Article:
Preston Hollow resident Ben Fountain’s novel Billy Lynn’s Long Halftime Walk was a finalist for National Book Award, National Book Critics’ Circle Award, won the PEN/Hemingway Award and the Flaherty-Dunnan First Novel Prize, just to name a few. The American-war novel even made Esquire’s list of Best Books of All Time (for men, but I’m not a man, and I am still obsessed with it). It would be a gross understatement to say it was well received.
And now, it’s a movie, directed by Oscar winner Ang Lee and starring newcomer Joe Alwyn as 19-year-old private BillyLynn.
It tells the story of Billy and his fellow soldiers of the Bravo Squad, home as war heroes following a traumatic battle in Iraq — their “victory tour” ends with a featured place at halftime of a Dallas Cowboys Thanksgiving Day game at Texas Stadium. The real story about what occurred in the Middle East, however, is revealed through flashbacks.
Fountain has earned, in addition to the aforementioned awards, the Barnes & Noble Discover Award, Whiting Writers Award, O. Henry Prize … two Pushcart Prizes … been published in Harper’s, The Paris Review, Zoetrope: All-Story and New Stories from the South: The Year’s Best … The Wall Street Journal, Texas Monthly, The New York Times … New York Times Sunday Magazine … and his reporting on post-earthquake Haiti was nationally broadcast on the radio show This American Life. (Let the ellipses indicate I am surely missing some mentions). But his road to this particular success, of which he spoke at a conference I attended, makes him really interesting. It began way back in the 80s.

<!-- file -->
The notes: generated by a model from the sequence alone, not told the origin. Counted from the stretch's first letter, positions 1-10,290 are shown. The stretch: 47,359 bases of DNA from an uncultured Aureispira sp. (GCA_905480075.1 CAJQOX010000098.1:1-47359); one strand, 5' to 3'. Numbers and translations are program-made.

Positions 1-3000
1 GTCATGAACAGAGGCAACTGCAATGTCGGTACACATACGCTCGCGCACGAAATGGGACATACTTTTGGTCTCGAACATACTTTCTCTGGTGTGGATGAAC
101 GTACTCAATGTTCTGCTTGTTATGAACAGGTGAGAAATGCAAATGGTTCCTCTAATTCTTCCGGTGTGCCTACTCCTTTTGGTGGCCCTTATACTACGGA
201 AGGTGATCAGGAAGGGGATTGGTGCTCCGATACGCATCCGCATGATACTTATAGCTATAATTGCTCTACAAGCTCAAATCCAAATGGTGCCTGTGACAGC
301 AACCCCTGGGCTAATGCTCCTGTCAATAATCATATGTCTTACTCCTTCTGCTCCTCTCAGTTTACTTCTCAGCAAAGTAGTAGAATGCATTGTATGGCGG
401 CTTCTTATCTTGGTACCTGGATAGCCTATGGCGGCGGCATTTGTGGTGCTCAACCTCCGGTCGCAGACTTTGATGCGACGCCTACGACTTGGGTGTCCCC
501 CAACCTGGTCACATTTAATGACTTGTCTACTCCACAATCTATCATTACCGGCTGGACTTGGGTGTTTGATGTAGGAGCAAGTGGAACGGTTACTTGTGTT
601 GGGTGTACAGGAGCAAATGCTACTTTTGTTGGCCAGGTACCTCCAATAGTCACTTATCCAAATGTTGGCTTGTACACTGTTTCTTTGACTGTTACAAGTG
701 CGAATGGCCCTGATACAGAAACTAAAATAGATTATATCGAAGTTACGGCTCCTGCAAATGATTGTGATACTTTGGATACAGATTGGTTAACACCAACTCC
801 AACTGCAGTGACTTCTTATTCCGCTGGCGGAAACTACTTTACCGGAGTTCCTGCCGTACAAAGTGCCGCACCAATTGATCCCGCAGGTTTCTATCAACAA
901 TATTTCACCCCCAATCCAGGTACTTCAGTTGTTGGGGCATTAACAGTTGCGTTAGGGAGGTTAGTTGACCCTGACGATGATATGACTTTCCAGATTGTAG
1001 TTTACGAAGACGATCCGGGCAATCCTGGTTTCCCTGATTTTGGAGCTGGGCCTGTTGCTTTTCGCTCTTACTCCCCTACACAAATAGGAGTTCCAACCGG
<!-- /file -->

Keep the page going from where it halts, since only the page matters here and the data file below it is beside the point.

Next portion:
Fountain was an attorney at Akin, Gump, Strauss, Hauer & Field when he developed an undesirable urge to write. He’d taken a class or two in college. He started writing after work. That was unacceptable and counterproductive, so he quit.His job at the firm, that is.
“I was tremendously apprehensive … like I’d stepped off a cliff not knowing if the parachute would open,” Fountain told Gladwell.
In the first year, he developed a strict writing regimen for himself and did not stall. He worked hard. Sold a couple of stories. Received excellent reviews from esteemed critics. Kept plugging away.
Even so, he told Gladwell, for every magazine piece or story he was able to sell, he received at least 30 rejections.
Some 18 years after he first decided to write, Fountain finally Arrived.
“The ‘young’ writer from the provinces took the literary world by storm at the age of forty-eight.”.
When Billy Lynn came out, the Morning News ran a Q&A with Fountain. “His attempts at reconciling the multiple gaps between the war and the American way,” the News explains, “animate these pages.”
Here’s hoping Mr. Lee does the material justice.